In the current age of technology, everything and everyone seems to be hyperconnected. Internet phone calls allow for family and friends half a world away to hear each other with crystal clarity, and everything from cars to homes to lights have a little breath of automation in them.
Indeed, it is as current Intel Corporation Chief Executive Officer Patrick Gelsinger said, “Every aspect of human existence is going online, and every aspect of that is running on semiconductors.” But what happens when our world, which is so dependent on technology, fails to find enough resources to feed the beast of technological innovation? We get a global economy that falters and fails.
As the International Data Corporation reported, the semiconductor industry is a massive part of the global economy, representing a staggering 442 billion dollar global industry (at the height of economic prosperity in 2020) with massive impact on other markets ranging from automotive manufacturing to consumer electronics. However, currently, the global economy is facing a deep economic crisis. Beginning early this year, semiconductor and silicon chip supplies around the world began drying up. Internationally recognized automotive manufacturers were the first to feel the heat, as automobile makers from Ford to Volkswagen began slashing production numbers and slowing factory production of new models of vehicles, many of which are dependent on GPS tracking, acceleration chips, entertainment features, and computing power.
But the water did not stop rising with automobiles. As global economic trends showed promise of growth, consumer demand for everything from personal electronics to refrigerators to game consoles made by companies like Dell, Hewlett-Packard (HP), Apple, and Samsung rose dramatically, while the supply for such electronics remained in short supply. As of publication in May 2021, semiconductor supplies around the world are still experiencing shortages. As Al-Jazeera reports, current chip leading times—the time necessary for orders of semiconductor chips to to be processed and shipped—has increased to 17 weeks; leading the Susquehanna Financial Group to christen semiconductor production globally in a “danger zone”.
Perplexingly, the causes for this massive shortage of technology resources are not crystal clear. As with most economic issues, the answer to why current situations exist often lend themselves to a healthy dose of uncertainty and speculation. However, current economists and global analysts point to two general issues in the semiconductor industry in an attempt to characterize the nature of this current shortage: rate of production and supply disruptions.
Semiconductor manufacturing is largely bound by geographic and economic constraints. Because of the very precise tools and training necessary to produce functioning chips and semiconductors, production is mostly limited to existing facilities. As a result, The Economist estimates roughly 84% of advanced semiconductors come from Asia; an area already igniting with great geopolitical conflict and escalating trade dust-ups. Furthermore, because semiconductors require human labor to produce, concerns regarding viral transmission of the coronavirus have largely impeded on the ability of existing Asian facilities to manufacture semiconductors at a pace necessary to keep up with demand.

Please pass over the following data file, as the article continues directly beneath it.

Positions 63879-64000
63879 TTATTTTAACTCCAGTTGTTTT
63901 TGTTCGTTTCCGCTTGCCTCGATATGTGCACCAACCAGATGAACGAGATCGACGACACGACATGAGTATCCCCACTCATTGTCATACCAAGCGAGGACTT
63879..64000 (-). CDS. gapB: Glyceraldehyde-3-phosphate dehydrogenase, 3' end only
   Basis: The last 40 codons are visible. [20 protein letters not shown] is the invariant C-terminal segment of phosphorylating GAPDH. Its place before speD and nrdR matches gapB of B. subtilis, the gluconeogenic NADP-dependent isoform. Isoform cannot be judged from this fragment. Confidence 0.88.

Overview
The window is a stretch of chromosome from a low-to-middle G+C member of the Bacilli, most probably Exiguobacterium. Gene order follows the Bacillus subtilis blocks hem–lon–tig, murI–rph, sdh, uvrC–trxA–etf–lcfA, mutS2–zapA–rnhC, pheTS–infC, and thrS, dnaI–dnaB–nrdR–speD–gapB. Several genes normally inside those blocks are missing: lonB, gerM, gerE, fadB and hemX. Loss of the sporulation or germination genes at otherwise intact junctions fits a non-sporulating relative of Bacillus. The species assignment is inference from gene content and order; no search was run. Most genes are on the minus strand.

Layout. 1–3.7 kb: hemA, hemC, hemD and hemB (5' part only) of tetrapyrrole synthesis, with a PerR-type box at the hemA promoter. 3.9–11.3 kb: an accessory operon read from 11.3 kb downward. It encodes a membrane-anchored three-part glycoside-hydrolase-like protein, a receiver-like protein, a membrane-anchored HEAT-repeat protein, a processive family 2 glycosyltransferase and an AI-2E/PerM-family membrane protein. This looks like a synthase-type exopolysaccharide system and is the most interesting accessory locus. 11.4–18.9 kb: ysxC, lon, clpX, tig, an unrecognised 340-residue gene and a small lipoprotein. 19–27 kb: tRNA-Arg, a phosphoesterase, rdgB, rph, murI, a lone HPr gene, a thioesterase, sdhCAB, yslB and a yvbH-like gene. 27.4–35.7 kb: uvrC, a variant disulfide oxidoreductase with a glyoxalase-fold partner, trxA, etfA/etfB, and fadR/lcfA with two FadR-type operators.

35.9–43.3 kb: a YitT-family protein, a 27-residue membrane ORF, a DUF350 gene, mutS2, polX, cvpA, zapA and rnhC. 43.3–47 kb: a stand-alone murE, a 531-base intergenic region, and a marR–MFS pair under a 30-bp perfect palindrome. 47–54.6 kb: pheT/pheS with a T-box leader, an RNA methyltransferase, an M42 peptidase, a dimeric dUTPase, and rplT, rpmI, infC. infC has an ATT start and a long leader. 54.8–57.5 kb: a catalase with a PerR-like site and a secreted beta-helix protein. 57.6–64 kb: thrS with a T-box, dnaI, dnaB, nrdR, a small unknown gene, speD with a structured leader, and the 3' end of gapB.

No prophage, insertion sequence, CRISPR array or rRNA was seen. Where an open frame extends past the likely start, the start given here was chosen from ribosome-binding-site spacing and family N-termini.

Separate from the production issues plaguing the semiconductor industry, the semiconductor industry is also facing massive supply disruptions. While these freak accidents could be characterized as ‘acts of god’, the fact is that developments in recent months have not been kind to the chip-making industry.
Trained assembly workers in cleanroom suits and masks on the Taiwan Semiconductor Manufacturing Company factory floor. Image courtesy of the South China Morning Post.
In February, as Texas experienced record weather patterns and freezing temperatures, three large semiconductor manufacturing facilities in the United States froze to a temporary halt. In March, the Japanese chip manufacturer Renesas Technologies faced massive setbacks as a large plant in Hitachinaka, Japan (responsible for 1/3 of all automobile chips globally) caught fire. As these disruptions affect massive streams of semiconductor supply, the market itself braces for the worst. While Texas’ freeze and Renesas’ factory have rebuilt and resumed operations, their respective pauses have already shown cracks in supplying technology to the consumer market.